mksap.gif

The patient lost his sense of smell 10 years ago and has a 2-year history of diplopia when reading, a 9-month history of urinary urgency and impotence, and no history of dementia, depression, or psychosis. He has been taking high-dose levodopa replacement therapy since diagnosis without improvement in symptoms.

Which of the following features in the patient's history is most suggestive of an atypical parkinsonism syndrome?

A: Absence of a tremor
B: Diplopia
C: Impotence
D: Loss of olfaction
E: Poor response to levodopa

Click here or scroll to the bottom of the page for the answer and critique.


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Infectious disease


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IDSA guidelines aim to reduce death, disability and cost of prosthetic joint infections

Multispecialty physician teams need to work together to reduce disability, death and costs associated with the ever-growing number of prosthetic joint infections, said the first guidelines on the topic released by the Infectious Diseases Society of America (IDSA).

The guidelines appeared online at the IDSA website and in the Dec. 7 Clinical Infectious Diseases.

Joint infections require multidisciplinary teams, including an orthopedist and an infectious disease specialist, as well as other specialists on a case-by-case basis, the guidelines advise. For instance, if the patient is older and has heart disease, an internist should be involved, and if the surgical wound is difficult to close, a plastic surgeon should be consulted.

In rural areas with few specialists, doctors should consider consulting with infectious disease specialists or orthopedists at referral centers.

Physicians should suspect a prosthetic joint infection in a patient who has any of the following:

  • persistent wound drainage in the skin over the joint replacement,
  • sudden onset of a painful prosthesis, or
  • ongoing pain after the prosthesis has been implanted, especially if there had been no pain for several years or if there is a history of prior wound healing problems or infections.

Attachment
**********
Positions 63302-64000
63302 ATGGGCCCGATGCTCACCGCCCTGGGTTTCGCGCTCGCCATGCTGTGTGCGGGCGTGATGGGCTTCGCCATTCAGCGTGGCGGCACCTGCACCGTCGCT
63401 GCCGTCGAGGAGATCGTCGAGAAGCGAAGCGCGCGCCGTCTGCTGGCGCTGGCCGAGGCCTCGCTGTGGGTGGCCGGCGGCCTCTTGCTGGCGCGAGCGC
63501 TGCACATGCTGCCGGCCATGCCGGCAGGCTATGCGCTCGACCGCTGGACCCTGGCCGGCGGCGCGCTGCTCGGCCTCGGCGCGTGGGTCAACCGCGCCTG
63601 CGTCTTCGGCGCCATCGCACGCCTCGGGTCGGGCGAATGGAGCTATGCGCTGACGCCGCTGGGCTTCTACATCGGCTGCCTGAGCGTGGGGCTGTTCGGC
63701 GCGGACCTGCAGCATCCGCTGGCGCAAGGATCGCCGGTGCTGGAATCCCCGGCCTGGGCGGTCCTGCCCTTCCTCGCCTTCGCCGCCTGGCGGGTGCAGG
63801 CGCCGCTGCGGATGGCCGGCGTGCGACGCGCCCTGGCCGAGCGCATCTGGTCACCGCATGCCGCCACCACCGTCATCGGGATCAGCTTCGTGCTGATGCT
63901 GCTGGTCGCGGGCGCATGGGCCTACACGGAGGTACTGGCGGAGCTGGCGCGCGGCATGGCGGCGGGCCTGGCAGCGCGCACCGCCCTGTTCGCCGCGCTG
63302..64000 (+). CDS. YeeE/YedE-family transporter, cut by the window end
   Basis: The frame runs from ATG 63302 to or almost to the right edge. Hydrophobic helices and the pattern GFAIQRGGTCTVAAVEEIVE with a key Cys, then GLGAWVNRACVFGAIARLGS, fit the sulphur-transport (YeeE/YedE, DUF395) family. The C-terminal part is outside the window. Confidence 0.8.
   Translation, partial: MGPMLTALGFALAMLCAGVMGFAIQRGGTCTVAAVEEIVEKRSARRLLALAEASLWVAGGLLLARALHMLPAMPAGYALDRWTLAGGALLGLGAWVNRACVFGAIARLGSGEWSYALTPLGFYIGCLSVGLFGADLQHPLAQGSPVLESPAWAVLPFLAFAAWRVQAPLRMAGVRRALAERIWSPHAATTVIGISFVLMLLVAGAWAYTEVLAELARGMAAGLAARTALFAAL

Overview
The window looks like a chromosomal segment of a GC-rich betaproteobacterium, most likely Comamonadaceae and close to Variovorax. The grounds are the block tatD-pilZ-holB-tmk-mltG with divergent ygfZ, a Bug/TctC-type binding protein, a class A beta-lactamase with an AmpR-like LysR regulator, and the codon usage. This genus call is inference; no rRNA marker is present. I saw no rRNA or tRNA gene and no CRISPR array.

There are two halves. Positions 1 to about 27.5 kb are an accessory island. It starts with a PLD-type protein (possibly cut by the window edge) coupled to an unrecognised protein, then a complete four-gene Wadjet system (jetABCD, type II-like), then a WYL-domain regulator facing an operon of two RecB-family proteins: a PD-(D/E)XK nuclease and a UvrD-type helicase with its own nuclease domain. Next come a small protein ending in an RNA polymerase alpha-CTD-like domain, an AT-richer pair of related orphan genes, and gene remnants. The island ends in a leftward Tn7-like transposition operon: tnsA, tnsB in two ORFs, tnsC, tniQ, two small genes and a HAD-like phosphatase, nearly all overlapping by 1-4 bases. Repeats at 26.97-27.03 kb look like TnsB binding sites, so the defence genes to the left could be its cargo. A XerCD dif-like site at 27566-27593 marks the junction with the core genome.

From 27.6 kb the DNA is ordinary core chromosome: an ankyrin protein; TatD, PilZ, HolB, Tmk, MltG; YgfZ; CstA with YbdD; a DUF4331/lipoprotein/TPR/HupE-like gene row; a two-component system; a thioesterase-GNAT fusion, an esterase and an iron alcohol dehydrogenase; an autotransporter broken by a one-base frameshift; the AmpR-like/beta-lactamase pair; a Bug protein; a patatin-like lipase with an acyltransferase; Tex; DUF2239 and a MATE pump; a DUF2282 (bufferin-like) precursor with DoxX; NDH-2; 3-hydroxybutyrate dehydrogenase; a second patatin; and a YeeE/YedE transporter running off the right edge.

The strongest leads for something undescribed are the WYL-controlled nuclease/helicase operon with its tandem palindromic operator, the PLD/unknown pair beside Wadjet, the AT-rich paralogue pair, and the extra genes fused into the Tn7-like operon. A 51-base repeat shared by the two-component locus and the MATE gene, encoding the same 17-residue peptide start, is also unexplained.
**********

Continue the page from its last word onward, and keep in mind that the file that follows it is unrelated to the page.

The following guidelines apply in patients with prosthetic joint infections:

  • Those with a well-fixed prosthesis without an open wound to the skin who had surgery less than 30 days previously are likely candidates for debridement, which means reopening the incision and cleaning out the wound.
  • Those who have more extensive infection that has affected the bone and tissue may need to have the prosthesis replaced, either in the same surgery in which the prosthesis is removed or in a later surgery.
  • Patients who cannot walk and who have limited bone stock, poor soft tissue coverage and infections due to highly resistant organisms may need to have the implants permanently removed. In some cases the joint may need to be fused.
  • Amputation of the limb may be necessary, but only as a last resort. Prior to amputation, the patient should be referred to a center with specialist experience in prosthetic joint infections if his or her condition allows.

Four to six weeks of intravenous or highly bioavailable oral antibiotic therapy is almost always necessary to treat prosthetic joint infections, according to the guidelines.


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Benzodiazepines associated with community-acquired pneumonia

Benzodiazepines are associated with risk for and death from community-acquired pneumonia (CAP), according to a new study.

Researchers in the United Kingdom performed a nested case-control study of data from the Health Improvement Network, a database of primary care patients, to determine whether an association existed between CAP and therapy with benzodiazepines. They hypothesized that benzodiazepines might increase CAP risk because of their potential effects on immune function. The authors also examined the effects of zopiclone, a nonbenzodiazepine that has a similar mechanism of action. The study's primary end points were risk of CAP and mortality from CAP at 30 days and over the long term, a median follow-up of 2.8 years. The study results were published online on Dec. 5 by Thorax.

A total of 4,964 cases and 29,697 controls were included in the study. Cases were patients whose medical records indicated a diagnosis of pneumonia between July 1, 2001 and July 1, 2002. Approximately 54% of both cases and controls were women. The authors used conditional logistic regression to detect an association between drug use and CAP and then used Cox regression to determine the drugs' effects on mortality among the 4,964 cases.